2012/10/02 at 20:00

      • Or is it just the boring answer that councils would not consider it ‘core business’ and could not justify the costs of the network upgrades and management required when there are other solutions available.

        ‘Tapping into’ is the words of a non engineer!


        2012/10/02 at 21:13

      • Never pretended to be an engineer. Many things, but not that. Does that make me a bad person, to be not an engineer? Perhaps Ian Livingston should resign too, since he’s an accountant.


        2012/10/02 at 21:41

      • But you use ‘tapping into’ a term without explaining what you mean.

        ps. I don’t remember you explaining how ALA was going to save the government some money.


        2012/10/02 at 23:28

      • Tapping into as in used for backhaul cf CLEO and the local villages.

        ALA shouldn’t cost of save the government anything, but it could save operators a bundle.


        2012/10/02 at 23:36

      • Please explain how ALA saves money and how telcos interconnect now.


        2012/10/03 at 08:13

      • No. Not because I can’t, but because you are being vexatious. You are also distracting from a far more important issue, which is that millions of pounds of taxpayers money may be spent extremely unwisely because BT has found itself, deliberately or by accident, as the effectively the sole likely bidder for BDUK money. Unless that changes, ALA and telco interconnect are irrelevant. Perhaps you would like to address that.


        2012/10/03 at 22:58

      • It’s clear you cannot justify your claim about ALA, and yet again try to change the subject.

        Telco interconnets are happening everywhere, how do you think VM and C&W connect?

        ps. ICS pulled out of Selling. £50k gone.


        2012/10/04 at 21:44

      • I have addressed this before. You are obsessed by it. Standards allow economies of scale to develop. That makes things cheaper, whether it is ALA or GEA or driving on the left hand side of the road. There are more important matters at stake. “And why beholdest thou the mote that is in thy brother’s eye, but considerest not the beam that is in thine own eye?”

        Interconnect between CPs is old hat. But it is very difficult for community networks to avoid BT in Market 1. It is also expensive for them because they cannot amortise their costs over a large pool of customers, which is precisely what BT Is trying to do with its standard model for BDUK procurements.

        What more can you tell us about ICS and Selling?


        2012/10/04 at 22:28

      • You haven’t addressed it before…

        What has this got to do with BT in Market 1? You have just brought up something else. Market 1 areas are Market 1s because Sky and TalkTalk have not unbundled.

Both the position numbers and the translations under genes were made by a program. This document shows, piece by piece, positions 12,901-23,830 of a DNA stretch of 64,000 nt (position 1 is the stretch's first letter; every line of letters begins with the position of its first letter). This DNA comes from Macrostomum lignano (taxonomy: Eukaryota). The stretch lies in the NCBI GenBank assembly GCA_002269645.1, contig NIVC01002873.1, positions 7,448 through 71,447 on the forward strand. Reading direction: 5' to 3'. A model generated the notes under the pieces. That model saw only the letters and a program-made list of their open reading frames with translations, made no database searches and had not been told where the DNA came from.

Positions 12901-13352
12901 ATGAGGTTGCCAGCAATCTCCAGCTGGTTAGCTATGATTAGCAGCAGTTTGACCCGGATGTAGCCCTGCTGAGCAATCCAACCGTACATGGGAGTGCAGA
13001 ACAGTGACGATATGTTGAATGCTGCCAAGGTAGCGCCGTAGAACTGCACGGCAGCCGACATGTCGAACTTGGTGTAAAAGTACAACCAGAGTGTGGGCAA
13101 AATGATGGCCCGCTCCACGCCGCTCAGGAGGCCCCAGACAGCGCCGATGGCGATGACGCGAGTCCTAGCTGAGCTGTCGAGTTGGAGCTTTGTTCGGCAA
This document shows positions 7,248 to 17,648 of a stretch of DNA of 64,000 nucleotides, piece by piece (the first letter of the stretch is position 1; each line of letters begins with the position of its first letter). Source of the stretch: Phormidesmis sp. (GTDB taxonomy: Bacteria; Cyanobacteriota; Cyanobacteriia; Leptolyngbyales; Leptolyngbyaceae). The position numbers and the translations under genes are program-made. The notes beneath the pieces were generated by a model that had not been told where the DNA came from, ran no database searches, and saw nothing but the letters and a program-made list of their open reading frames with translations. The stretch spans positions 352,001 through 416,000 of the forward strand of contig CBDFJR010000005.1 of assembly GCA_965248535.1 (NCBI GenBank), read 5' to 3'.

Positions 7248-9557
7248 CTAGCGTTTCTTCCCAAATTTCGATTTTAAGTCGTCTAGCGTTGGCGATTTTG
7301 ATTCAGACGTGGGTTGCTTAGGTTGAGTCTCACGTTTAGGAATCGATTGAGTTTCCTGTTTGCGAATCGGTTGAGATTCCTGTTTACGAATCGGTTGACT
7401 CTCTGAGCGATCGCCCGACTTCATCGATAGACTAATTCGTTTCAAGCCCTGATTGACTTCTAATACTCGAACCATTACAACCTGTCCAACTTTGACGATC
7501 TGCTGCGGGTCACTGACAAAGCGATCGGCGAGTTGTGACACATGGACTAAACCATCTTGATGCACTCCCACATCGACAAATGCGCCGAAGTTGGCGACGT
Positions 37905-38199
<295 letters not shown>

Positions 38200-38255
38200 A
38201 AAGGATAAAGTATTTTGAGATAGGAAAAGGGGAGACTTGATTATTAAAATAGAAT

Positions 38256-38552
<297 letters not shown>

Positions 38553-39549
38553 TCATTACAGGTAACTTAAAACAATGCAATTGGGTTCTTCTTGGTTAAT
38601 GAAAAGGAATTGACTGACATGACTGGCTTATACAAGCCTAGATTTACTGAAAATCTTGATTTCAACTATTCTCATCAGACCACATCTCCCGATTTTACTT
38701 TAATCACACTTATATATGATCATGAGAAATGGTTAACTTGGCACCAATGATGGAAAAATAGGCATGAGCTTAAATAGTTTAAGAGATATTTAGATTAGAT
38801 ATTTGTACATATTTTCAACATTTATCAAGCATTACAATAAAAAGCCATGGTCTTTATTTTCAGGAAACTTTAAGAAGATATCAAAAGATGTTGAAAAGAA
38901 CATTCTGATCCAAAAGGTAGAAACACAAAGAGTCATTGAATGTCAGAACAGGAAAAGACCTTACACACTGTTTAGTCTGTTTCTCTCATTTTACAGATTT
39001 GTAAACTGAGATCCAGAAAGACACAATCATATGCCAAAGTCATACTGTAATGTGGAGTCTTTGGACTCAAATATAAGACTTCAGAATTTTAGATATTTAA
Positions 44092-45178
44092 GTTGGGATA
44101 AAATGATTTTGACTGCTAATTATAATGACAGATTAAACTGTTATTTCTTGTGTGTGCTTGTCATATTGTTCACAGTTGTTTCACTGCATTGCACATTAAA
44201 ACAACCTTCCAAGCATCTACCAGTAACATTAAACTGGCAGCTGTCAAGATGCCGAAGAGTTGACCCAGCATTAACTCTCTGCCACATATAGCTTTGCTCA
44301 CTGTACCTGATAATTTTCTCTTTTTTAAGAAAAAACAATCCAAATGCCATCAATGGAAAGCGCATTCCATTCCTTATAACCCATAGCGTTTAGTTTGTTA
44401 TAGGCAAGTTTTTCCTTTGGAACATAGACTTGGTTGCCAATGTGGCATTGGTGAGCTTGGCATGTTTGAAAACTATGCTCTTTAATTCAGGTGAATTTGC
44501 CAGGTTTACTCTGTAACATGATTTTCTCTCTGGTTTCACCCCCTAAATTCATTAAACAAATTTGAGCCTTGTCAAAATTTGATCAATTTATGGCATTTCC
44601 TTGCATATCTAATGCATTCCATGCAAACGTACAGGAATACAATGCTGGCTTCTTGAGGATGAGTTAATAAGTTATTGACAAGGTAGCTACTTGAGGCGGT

Selling –

        Interesting story here about support for faster broadband –


        2012/10/05 at 07:51

  6. The allowed to call it fibre is because Virgin Media can call their service fibre, and in the same way you see lots of FTTx coverage from Europe, where they take journalists to the FTTP area, but ignore the areas with FTTC or B. Also what are TalkTalk and Sky calling their FTTC products?

    On business and leased lines – not ignored at all, they provide a totally different level of service, with uncontended bandwith and guarantees for fault repairs or penalties for not meeting them.

    Business parks often miss out currently because the economics don’t stack up, i.e. those cabinets have less lines on them. The same as a small cabinet in the middle of a housing estate may be missed. Remove all thoughts of fairness and think like an accountant and you have the roll-out mindset.

    The fact that the government investment has been so well signposted since 2008 means that Openreach can happily just go for areas with the best commercial opportunity. Talk to community projects about why they stop at a certain point, and lines like it will cost too much to go further come up, so really not that different, apart from we attach a ‘BT is evil’ label to anything they do, they need watching but they are not the spawn of the devil either.

    Andrew Ferguson

    2012/10/01 at 18:07

    • @Andrew – So, Virgin calling their patchwork quilt of coax cable networks “fibre”, and anyone else calling their FTTC implementation “fibre” is all fine, because everyone is doing it? Lemmings, please follow the big neon sign to the cliff – it’s just over there. Agreed, BT/Openreach are not the spawn of evil, however they are the incumbent with ownership of the final mile, and with that ownership comes a moral responsibility. A fine balance with shareholders to please. Don’t get me wrong – if I was BT/Openreach, I’d play the game just the same way, more or less.

      It’s those very economics, with CFOs defining rollout plans, that make community projects like B4RN feasible. That is, providing the communities can see through the misleading (back to “fibre” again) advertising by the incumbent operators flogging their non-fibre services.


      2012/10/03 at 17:44

  7. On the BBC site back in 19 August 2010 – Ofcom reports broadband increase in Northern Ireland —> – Broadband

    “Five years ago, only a quarter of homes in Northern Ireland had broadband, but now take-up is at 70%, almost matching the UK average of 71% and well ahead of Scotland (61%) and Wales (64%). … I am confused.. so now ofcom has what? changed its mind? Messed up its figures? “


    2012/11/15 at 12:12

  8. […] have so far chipped in nearly £24m of the £56m spent so far to get next generation broadband into Northern Ireland, only for Ofcom to report NI […]

  9. […] represents no change in 18 months from Ofcom’s findings […]

  10. […] represents no change in 18 months1 from Ofcom s findings […]